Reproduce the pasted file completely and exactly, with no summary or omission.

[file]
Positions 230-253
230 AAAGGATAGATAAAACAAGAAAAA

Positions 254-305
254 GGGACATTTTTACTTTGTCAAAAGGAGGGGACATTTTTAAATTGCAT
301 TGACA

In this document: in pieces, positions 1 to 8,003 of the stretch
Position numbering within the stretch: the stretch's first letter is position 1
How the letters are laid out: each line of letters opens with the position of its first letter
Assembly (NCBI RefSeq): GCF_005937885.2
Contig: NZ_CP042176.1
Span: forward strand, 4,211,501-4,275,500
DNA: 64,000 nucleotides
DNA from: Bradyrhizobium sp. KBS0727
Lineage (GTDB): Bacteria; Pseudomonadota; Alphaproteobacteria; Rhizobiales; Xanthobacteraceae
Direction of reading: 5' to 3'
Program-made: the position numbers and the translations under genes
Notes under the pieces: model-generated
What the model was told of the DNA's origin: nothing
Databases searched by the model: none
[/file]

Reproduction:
Positions 230-253
230 AAAGGATAGATAAAACAAGAAAAA

Positions 254-305
254 GGGACATTTTTACTTTGTCAAAAGGAGGGGACATTTTTAAATTGCAT
301 TGACA

In this document: in pieces, positions 1 to 8,003 of the stretch
Position numbering within the stretch: the stretch's first letter is position 1
How the letters are laid out: each line of letters opens with the position of its first letter
Assembly (NCBI RefSeq): GCF_005937885.2
Contig: NZ_CP042176.1
Span: forward strand, 4,211,501-4,275,500
DNA: 64,000 nucleotides
DNA from: Bradyrhizobium sp. KBS0727
Lineage (GTDB): Bacteria; Pseudomonadota; Alphaproteobacteria; Rhizobiales; Xanthobacteraceae
Direction of reading: 5' to 3'
Program-made: the position numbers and the translations under genes
Notes under the pieces: model-generated
What the model was told of the DNA's origin: nothing
Databases searched by the model: none